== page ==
Former Major League Baseball player and coach Don Baylor has passed away from cancer at the age of 68. Baylor died Monday morning in an Austin, Texas hospital with his family along side, his son Don Baylor Jr. and his wife Rebecca confirmed have confirmed the news. Baylor has been in professional baseball for over four decades as a player, coach, and manager. He suffered from Multiple Myeloma, a cancer that affects the plasma in the blood and bone marrow.

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Playing career

Baylor broke in the majors with the Baltimore Orioles at the age of 21, making his debut on September 18th, 1970. He spent his prime career playing years with the Angels from 1977 to 1982. It was 1979 when he won the American League MVP award with the Angels and made his one and only All Star team. Baylor slashed .296/.371/.901 with 36 home runs and 139 RBIs in all 162 regular season games that season.

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Baylor played 19 total seasons in the majors with the Orioles, A's, Angels, Yankees, Red Sox and Twins, finishing his career with a .260 batting average, 338 home runs, and 1,276 RBIs. His stint with the Twins got him a World Series ring as he was part of the 1987 team that beat the Cardinals in the fall classic, Baylor batted .385 with a home run in that World Series. He also had the distinct honor of being the fourth all-time player to be hit by pitches at 267.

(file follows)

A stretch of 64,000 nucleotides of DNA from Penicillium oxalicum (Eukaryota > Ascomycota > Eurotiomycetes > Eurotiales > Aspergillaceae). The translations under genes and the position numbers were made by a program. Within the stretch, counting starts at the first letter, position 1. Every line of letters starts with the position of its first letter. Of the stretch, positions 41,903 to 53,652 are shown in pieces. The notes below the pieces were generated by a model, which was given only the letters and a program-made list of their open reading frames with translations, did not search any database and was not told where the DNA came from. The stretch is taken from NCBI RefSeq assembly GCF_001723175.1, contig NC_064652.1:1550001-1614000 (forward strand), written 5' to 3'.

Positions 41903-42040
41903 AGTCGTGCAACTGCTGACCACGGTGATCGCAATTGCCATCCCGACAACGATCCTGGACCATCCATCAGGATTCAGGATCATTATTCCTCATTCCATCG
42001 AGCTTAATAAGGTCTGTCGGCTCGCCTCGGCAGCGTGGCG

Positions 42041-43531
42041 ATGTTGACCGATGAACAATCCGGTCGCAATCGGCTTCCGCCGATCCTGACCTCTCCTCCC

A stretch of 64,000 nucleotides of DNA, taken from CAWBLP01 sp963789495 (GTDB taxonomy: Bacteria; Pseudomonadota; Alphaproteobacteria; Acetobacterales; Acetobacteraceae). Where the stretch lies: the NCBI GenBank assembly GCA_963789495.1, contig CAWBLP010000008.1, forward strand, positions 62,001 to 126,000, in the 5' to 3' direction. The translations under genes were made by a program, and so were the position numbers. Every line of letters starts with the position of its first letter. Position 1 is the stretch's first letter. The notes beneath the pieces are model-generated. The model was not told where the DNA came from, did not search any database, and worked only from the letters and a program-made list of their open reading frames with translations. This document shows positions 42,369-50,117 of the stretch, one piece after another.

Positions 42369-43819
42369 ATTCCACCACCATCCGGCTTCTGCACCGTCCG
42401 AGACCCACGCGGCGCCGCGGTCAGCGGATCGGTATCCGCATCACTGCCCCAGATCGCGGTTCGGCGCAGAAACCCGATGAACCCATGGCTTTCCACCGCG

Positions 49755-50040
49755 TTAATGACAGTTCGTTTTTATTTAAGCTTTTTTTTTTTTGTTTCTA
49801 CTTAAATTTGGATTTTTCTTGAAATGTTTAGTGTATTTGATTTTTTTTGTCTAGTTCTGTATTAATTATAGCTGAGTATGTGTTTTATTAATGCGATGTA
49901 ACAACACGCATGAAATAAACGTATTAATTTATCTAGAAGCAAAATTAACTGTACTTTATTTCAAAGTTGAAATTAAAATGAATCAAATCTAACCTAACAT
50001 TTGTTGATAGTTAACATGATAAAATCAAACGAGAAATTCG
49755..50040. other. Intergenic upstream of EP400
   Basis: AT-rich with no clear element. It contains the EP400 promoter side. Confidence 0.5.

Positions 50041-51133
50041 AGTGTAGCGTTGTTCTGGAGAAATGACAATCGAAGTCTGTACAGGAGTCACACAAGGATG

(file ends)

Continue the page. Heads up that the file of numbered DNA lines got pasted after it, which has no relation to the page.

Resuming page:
Coaching career

In 1993 the new expansion Colorado Rockies hired Baylor to be their first manager. He managed there from 1993-1998 with an overall record of 440-469 with three above-.500 seasons and a postseason appearance in 1995. After a brief stint as hitting coach in Atlanta in 1999, Baylor went on to manage the Chicago Cubs from 2000-2002. He put up a 187-220 record in that span, and while he did not make it to the postseason in Chicago, he did manage unexpected an 88-win team in 2001.

Baylor was the first African American manager in Cubs history.

He continued to work in the MLB as a hitting and bench coach after he was diagnosed with multiple myeloma in 2003. He worked for the Mets from 03-04, the Mariners in 2005, back with the Rockies as a hitting coach from 2009-2010, the Diamondbacks from 2011-2012 and ended his coaching career in 2015 with the Angels. While cancer was affecting him for more than a decade, he still dedicated himself to baseball and was able to keep fighting for a long time.

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His legacy features an underrated playing career and a strong will to fight cancer and still be involved in the game he loved.

Rest in peace, Don Baylor.

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